The calculation of what can be requested in terms of a contribution for parks (the famous 10%) has also been expanded. When a municipality provides for this in its by-law, here is what it can request:

  • Maximum of 10% for a cash-only contribution;
  • Maximum of 10% in cash when the contribution is made both in land and cash. This means that in total, the contribution in terms of land and money can be greater than 10%;
  • Land with an area greater than 10% when the subdivision or construction is carried out in a central area of the municipality and constitutes all or part of a green space;
  • In other cases, a land-only contribution will be a maximum of 10%;

Affordable, Social or Family Housing

In 2017, a new section was added to the Act respecting land use planning and development to allow municipalities to effectively require a number of affordable, social or family housing units when applying for a building permit for residential units; a practise that was previously done on a voluntary basis.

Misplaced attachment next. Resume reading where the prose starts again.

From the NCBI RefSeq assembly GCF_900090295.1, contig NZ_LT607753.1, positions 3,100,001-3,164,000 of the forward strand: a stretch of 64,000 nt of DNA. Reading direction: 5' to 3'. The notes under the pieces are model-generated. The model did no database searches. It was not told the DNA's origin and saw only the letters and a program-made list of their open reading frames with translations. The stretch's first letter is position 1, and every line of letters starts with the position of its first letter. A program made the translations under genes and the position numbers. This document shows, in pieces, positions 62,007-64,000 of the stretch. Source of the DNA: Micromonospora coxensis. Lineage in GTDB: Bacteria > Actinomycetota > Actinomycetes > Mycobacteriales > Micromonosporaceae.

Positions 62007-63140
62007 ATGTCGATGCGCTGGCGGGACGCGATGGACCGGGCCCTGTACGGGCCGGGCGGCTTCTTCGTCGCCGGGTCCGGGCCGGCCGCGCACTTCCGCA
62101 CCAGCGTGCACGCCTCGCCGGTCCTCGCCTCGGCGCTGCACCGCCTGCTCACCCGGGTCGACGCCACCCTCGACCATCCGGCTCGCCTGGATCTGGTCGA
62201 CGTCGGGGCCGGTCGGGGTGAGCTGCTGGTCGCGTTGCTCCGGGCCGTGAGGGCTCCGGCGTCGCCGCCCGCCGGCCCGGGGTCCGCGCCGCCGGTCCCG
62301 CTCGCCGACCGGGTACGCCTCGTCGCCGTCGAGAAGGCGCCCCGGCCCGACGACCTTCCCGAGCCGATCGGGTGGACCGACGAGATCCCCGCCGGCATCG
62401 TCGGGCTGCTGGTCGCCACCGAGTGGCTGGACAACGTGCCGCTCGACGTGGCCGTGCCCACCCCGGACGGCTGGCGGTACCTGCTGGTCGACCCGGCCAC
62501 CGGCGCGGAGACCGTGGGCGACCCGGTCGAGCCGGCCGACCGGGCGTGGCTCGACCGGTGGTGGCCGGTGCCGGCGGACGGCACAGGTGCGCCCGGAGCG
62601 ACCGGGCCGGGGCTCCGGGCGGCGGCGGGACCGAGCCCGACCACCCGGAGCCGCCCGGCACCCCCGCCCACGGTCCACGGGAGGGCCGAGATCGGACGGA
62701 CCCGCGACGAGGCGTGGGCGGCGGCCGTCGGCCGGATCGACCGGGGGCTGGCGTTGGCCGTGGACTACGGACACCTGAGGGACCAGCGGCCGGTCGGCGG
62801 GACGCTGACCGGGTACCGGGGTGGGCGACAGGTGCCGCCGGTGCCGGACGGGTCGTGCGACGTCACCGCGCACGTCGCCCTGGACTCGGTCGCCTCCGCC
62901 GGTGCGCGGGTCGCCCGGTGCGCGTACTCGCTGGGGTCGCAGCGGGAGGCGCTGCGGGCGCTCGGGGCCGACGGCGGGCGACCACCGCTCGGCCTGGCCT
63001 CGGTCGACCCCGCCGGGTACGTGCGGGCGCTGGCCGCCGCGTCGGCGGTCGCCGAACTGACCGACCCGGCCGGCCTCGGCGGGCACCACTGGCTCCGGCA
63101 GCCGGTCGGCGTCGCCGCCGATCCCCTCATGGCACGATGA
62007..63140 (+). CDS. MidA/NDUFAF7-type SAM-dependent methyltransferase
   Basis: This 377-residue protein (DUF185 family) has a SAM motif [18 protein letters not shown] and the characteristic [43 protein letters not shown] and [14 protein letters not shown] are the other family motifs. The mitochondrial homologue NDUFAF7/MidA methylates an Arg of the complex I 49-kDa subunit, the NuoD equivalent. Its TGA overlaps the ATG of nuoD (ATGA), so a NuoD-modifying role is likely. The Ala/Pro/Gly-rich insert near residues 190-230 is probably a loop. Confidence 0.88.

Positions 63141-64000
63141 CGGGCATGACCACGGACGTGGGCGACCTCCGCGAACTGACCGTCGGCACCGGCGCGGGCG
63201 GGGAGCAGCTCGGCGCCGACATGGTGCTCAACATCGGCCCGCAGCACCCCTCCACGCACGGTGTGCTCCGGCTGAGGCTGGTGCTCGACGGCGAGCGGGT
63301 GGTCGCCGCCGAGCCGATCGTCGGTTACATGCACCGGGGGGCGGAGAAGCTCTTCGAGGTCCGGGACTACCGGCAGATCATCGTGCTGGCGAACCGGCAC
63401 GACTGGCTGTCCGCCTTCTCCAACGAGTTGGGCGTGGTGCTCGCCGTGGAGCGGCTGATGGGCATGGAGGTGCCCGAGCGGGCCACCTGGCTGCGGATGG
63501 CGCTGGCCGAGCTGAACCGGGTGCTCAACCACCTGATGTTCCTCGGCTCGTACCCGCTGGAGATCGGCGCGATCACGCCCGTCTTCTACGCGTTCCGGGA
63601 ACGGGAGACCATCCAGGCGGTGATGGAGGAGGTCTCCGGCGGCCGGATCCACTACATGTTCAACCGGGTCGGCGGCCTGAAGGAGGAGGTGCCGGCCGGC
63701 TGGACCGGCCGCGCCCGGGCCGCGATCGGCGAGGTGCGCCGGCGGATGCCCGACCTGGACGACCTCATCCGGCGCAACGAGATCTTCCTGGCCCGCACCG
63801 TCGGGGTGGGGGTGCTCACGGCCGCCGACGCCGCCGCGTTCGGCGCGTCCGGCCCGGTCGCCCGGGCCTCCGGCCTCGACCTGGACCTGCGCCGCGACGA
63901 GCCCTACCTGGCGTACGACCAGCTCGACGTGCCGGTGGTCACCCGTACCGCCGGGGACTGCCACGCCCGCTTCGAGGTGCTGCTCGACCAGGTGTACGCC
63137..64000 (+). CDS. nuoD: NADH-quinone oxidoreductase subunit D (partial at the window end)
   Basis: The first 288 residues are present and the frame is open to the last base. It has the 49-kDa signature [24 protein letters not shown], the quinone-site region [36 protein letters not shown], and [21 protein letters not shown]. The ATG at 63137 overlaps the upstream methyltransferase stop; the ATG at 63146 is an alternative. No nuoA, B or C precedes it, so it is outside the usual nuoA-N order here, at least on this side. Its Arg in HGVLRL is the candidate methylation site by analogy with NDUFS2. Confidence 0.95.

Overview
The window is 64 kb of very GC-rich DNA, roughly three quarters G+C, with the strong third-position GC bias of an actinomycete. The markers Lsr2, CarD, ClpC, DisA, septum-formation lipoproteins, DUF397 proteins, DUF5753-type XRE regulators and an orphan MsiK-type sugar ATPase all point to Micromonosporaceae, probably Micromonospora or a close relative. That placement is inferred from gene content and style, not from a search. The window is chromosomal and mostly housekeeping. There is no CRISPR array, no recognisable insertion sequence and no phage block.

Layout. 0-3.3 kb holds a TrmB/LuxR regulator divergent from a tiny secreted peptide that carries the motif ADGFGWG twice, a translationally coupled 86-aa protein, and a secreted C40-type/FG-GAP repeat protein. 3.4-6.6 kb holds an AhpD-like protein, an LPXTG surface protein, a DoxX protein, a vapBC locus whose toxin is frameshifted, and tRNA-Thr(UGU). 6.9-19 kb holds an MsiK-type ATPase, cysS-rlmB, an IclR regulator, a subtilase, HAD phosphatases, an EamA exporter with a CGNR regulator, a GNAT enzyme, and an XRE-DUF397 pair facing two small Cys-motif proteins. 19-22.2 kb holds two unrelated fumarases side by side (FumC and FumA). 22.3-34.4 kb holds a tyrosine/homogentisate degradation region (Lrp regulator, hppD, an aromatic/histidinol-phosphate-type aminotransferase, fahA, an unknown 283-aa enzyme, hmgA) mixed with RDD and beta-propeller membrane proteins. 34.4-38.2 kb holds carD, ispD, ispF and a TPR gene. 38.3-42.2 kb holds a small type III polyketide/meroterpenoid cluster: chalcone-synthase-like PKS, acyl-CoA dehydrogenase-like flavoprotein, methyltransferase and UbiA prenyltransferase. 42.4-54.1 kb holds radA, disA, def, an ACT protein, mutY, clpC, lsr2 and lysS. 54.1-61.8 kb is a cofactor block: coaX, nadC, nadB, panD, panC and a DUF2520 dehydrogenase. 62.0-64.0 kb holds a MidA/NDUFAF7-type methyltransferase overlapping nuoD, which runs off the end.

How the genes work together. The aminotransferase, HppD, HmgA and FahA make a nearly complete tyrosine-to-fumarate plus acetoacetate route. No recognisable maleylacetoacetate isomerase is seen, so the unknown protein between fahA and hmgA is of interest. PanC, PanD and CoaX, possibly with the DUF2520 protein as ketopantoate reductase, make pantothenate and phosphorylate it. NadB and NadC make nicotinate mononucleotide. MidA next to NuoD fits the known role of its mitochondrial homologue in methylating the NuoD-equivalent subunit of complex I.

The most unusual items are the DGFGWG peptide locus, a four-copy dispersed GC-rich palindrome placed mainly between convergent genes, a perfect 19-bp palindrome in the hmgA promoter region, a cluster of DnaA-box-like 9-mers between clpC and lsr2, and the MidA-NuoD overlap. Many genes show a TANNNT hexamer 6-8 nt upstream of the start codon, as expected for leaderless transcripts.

To impose this type of housing in a residential construction project, a municipality must adopt a by-law ensuring that an agreement containing certain conditions is signed before the permit is issued. These conditions must be provided for in the municipal by-law, in accordance with the urban planning guidelines. The agreement with the developer will either provide for the construction of certain affordable, social or family housing units, or the transfer of a building or payment of an amount to the city. The building or amount provided will be used to implement an affordable, social or family housing programme. The municipal by-law must indicate the calculation rules for determining the percentage of affordable, social or family housing, or the calculation for payment by way of a building or money. The agreement also governs the size and number of rooms required in the affordable, social or family housing units, their location in the housing complex or elsewhere in the municipal territory, as well as their design and construction. The agreement may also establish rules to ensure the affordability of housing for a term which it will determine.